Sunday, November 11, 2007

Comparing different DICOM viewers

Digital Imaging and Communication in Medicine (DICOM) is a standard format for encoding and transmitting medical CT and MRI data. This format stores the image information along with other data like patient details, acquisition parameters etc. Since DICOM standards have become popular, many image processing readers and viewers have been created to read, process and write images. There are so many such software and its details can be seen here.

Since the details of the various software can be obtained using the previous website, in this blog we will classify some of these softwares based on the user requirement and discuss accordingly.

The users might need
1. A simple viewer with limited manipulation like ezDICOM
2. A viewer with ability to manipulate images and perform rendering like Osirix
3. A viewer with image manipulation capability and also extensible with plugins like ImageJ
4. A command line reader and viewer that allows batch processing like ImageMagick

There are more softwares that can be classified under the four categories but we will limit to these software for this blog. This does not limit the number of software available for viewing and manipulating dicom image, rather helps users choose the software right for them.

It is a viewer that provides sufficient functionality that allows users to view and save dicom files without installing any software in their system. It is available only for Windows OS. It can read dicom files and save them in other file formats. It can also convert image files to Analyze format.

It is a viewer with functionality that you might generally find in expensive workstation. It works great and it is free! But unfortunately, it is available only in MacOSX.
Like other dicom viewer, it can read and store files in different file formats and as movies. It can performs Multi-planar Reconstruction (MPR), 3D surface rendering, 3D volume rendering, endoscopy. It can also view 4D dicom data. The surface rendered data can also be stored as VRML, STL files etc. In short, I would highly recommend it if you have a Mac system.

ImageJ was funded by National Institute of Health (NIH) and is available as open source. It was written in Java and users can add their own Java class or plugins. It is available in all major operating system like Windows, Linux, UNIX, Mac etc. It can read all dicom formats and can store the data in various common file formats and also as movies. The plugins allow various image processing operation. Since the plugins can be easily added, the complexity of the image processing operation is just limited by the users knowledge of Java.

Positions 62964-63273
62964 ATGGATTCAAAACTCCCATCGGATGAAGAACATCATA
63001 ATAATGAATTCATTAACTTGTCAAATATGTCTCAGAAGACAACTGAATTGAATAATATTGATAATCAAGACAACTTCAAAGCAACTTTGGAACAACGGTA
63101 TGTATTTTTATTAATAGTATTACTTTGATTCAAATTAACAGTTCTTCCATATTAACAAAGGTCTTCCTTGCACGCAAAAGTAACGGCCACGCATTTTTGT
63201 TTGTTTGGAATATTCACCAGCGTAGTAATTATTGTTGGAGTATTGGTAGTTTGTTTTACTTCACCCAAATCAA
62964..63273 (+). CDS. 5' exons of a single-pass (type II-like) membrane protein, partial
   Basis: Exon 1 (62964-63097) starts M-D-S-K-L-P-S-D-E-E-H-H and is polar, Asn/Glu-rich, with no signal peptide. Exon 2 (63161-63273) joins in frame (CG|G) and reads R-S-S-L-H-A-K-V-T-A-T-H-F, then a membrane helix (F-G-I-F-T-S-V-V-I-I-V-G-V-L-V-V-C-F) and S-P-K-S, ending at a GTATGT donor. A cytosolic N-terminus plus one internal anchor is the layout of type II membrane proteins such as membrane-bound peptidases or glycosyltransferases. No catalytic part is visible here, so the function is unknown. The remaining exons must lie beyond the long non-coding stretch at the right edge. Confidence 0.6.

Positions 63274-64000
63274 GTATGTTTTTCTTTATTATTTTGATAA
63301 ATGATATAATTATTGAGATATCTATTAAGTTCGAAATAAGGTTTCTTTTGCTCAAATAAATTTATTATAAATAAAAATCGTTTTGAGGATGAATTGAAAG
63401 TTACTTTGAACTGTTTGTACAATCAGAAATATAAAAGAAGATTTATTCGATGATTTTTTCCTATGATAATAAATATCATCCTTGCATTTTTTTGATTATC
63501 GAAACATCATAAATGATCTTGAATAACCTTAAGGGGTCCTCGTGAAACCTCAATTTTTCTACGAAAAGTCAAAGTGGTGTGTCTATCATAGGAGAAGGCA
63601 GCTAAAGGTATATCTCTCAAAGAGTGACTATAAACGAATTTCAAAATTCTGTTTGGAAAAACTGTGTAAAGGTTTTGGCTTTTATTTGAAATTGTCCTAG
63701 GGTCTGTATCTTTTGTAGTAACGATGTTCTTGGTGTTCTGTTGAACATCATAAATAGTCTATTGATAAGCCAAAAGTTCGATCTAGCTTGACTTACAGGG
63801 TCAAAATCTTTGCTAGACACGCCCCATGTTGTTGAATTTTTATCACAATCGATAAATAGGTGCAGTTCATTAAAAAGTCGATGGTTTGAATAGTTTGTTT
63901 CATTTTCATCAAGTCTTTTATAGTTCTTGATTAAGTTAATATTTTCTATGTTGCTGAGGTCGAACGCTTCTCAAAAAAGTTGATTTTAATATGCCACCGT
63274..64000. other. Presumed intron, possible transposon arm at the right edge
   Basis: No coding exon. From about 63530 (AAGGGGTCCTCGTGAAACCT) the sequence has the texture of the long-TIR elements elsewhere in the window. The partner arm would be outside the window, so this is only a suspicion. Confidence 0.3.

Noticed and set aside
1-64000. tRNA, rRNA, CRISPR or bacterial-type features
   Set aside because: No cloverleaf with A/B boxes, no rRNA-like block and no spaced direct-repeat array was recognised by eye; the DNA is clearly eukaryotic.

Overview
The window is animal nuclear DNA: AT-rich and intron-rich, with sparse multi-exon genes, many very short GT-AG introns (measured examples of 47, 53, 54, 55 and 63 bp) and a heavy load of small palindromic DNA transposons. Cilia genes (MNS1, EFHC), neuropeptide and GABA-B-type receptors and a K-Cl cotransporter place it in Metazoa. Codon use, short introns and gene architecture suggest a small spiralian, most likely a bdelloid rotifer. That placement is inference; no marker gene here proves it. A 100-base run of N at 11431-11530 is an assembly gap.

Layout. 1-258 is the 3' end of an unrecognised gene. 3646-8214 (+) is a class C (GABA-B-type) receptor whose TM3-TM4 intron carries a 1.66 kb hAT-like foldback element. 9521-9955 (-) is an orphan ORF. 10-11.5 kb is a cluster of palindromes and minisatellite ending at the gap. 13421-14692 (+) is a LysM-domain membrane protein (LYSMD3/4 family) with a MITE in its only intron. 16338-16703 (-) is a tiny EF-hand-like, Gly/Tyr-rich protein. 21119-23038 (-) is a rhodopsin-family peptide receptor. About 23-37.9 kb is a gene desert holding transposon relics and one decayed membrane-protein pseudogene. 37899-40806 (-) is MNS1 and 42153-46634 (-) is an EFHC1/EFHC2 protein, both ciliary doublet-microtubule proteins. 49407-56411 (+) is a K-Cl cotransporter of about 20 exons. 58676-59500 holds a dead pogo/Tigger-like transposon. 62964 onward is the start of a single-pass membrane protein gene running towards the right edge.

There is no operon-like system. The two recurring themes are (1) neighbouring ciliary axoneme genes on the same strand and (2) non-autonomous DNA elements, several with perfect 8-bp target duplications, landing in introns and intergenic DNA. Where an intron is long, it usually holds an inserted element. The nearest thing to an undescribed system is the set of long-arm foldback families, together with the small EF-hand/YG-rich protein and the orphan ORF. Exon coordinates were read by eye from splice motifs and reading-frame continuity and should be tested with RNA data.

If the various operations in image processing can be classified in to input, processing and output, ImageMagick provides functionalities that perform all these three operations. ImageMagick can be used in command line in almost all the common operating systems like Windows, Linux, UNIX, Mac etc by combining the read, write and image processing operations. Since ImageMagick is a command line tool, it can be used in any scripting language like perl, PHP, shell script etc. For users who are more adventurous, ImageMagick also provides APIs that allow programming low level image processing operation.

If you want to be even more adventurous and would like to program in C and C++, check out dicom toolkit.

1 comment:

AnnaGoesToJapan said...


I know this was posted in 2007 but I came across the information in a Google search. I am currently working with MRI scans and segmentation & volume rendering. I am interested in exporting my data as STL and VRML. This may seem a simple question but where can I find these options on OsiriX? In other words, how do I do this with OsiriX?

Also, you seem familiar with OsiriX -is there a way to custom set the parameters of the "Compute Volume" tool to generate a mesh?

Thank you,